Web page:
++++++ CURRENTLY HIRING++++++
WG Complexity & Climate is currently hiring several ERC-funded PhD students and a postdoc. We offer attractive international collaborations.
Application Deadline: December 7, 2020
See also research project INTERACTION.
For further information, please contact Prof. Dr. Jan O. Haerter.
Article in HORIZON - The EU Research & Innovation Magazine: https://horizon-magazine.eu/article/cloud-shapes-and-formations-impact-global-warming-we-still-don-t-understand-them.html
Note the satellite image above, which shows a composite of how mesoscale convective systems form over the African continent and are advected westward by the prevailing wind. Off the coast, tropical cyclones sometimes form and migrate further west and north, where they pick up more moisture under rotation.
Complexity & Climate studies the self-organization of convective cloud, e.g., thunderstorms, using high-resolution simulations, conceptual modeling and observations. Convective cloud dominates much of the rainfall and storminess in the tropics, and especially when thunderstorms organize into larger cluster, termed mesoscale convective systems, or MCSs (> 100 km in diameter), these groups of clouds can produce heavy rainfall. Over continents, such as tropical Africa, MCS are very common and show typical diurnal, i.e. day-to-night, variations.
Over the ocean, diurnal variation is weaker and cloud organization is more "long-term," with clusters organizing over several days. Dependent on sea surface temperatures and the details of interaction with the surface, clusters can grow into tropical cyclones (TCs). TCs are extreme events that heavily impact tropical or sub-tropical coasts.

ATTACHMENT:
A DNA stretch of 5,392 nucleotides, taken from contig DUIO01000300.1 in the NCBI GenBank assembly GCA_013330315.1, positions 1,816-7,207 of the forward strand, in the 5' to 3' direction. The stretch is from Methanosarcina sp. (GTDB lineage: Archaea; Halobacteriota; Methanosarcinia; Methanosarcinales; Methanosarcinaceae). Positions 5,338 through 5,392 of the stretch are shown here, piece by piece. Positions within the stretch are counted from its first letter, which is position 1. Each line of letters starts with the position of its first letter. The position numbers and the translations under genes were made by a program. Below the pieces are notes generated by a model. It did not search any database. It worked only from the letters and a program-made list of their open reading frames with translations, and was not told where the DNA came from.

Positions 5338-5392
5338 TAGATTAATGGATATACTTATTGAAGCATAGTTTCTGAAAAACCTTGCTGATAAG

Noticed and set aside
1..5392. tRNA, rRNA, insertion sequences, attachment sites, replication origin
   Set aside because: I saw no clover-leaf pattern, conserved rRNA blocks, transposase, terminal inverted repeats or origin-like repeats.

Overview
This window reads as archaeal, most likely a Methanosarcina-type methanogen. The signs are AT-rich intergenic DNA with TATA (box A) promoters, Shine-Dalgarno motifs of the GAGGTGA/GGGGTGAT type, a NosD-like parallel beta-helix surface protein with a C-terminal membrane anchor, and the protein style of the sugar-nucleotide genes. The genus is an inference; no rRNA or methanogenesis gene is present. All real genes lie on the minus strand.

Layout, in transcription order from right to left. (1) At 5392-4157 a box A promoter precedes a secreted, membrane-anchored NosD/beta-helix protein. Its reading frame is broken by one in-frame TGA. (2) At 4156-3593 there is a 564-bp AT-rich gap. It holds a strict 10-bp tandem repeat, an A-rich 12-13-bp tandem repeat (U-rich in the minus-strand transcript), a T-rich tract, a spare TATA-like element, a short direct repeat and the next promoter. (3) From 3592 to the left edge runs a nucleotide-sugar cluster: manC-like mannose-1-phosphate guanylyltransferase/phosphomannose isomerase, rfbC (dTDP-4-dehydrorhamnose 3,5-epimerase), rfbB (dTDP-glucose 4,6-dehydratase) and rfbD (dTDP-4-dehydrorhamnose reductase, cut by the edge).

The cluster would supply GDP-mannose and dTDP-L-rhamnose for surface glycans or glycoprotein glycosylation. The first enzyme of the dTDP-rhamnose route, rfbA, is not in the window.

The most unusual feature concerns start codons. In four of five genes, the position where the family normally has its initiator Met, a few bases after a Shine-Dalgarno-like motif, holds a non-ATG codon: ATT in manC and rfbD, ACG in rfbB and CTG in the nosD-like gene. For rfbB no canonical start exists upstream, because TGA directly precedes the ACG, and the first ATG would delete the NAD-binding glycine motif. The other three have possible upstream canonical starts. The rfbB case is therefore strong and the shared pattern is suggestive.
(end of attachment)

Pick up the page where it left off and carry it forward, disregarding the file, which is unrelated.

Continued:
The group uses high-resolution numerical simulations (large-eddy or cloud-resolving simulations), observational analysis (e.g., satellite remote sensing data or ground-based observations) as well as simplified theoretical or numerical “toy” models (see details below).
A particular focus of the group is on the special role played by the coasts, technically: the interface between regimes mentioned, in experiencing and promoting the organization of cloud clusters.
Through the PI's double affiliation, there is strong collaboration and scientific exchange with the Atmospheric Complexity group at the Niels Bohr Institute, University of Copenhagen.
Jan O. Haerter has a PhD from University of California at Santa Cruz (2007) in theoretical condensed matter physics. He subsequently spent three years as a postdoc at Max Planck Institute for Meteorology, Hamburg. In 2011, Jan joined the Center for Models of Life, Niels Bohr Institute, Copenhagen, where he worked on a range of complex systems. In 2015, he spent a research visit at University of Barcelona and subsequently returned to the Niels Bohr Institute to build his own research group, Atmospheric Complexity. In 2020, Jan joined the Leibniz Centre for Tropical Marine Rresearch (ZMT), where he is spending his ERC Grant to build the research group Complexity & Climate.
Formation of thunderstorm clouds in the Spermonde Archipelago, Indonesia | Photo: Hauke Reuter, ZMT
Recent research highlights
Simplified models for convective organization
Reference: Circling in on convective organization
The dynamics of cold pool collisions and replications during a large-eddy simulation is complex, with collisions often giving rise to subsequent convective events, which again can trigger further event, and so forth .... We break down this complex dynamics into simplified models, such as the “circle model” described in the reference above. This model has essentially zero parameters and can nonetheless replicate a big part of the “convective scale increase” found in earlier work on the convective diurnal cycle.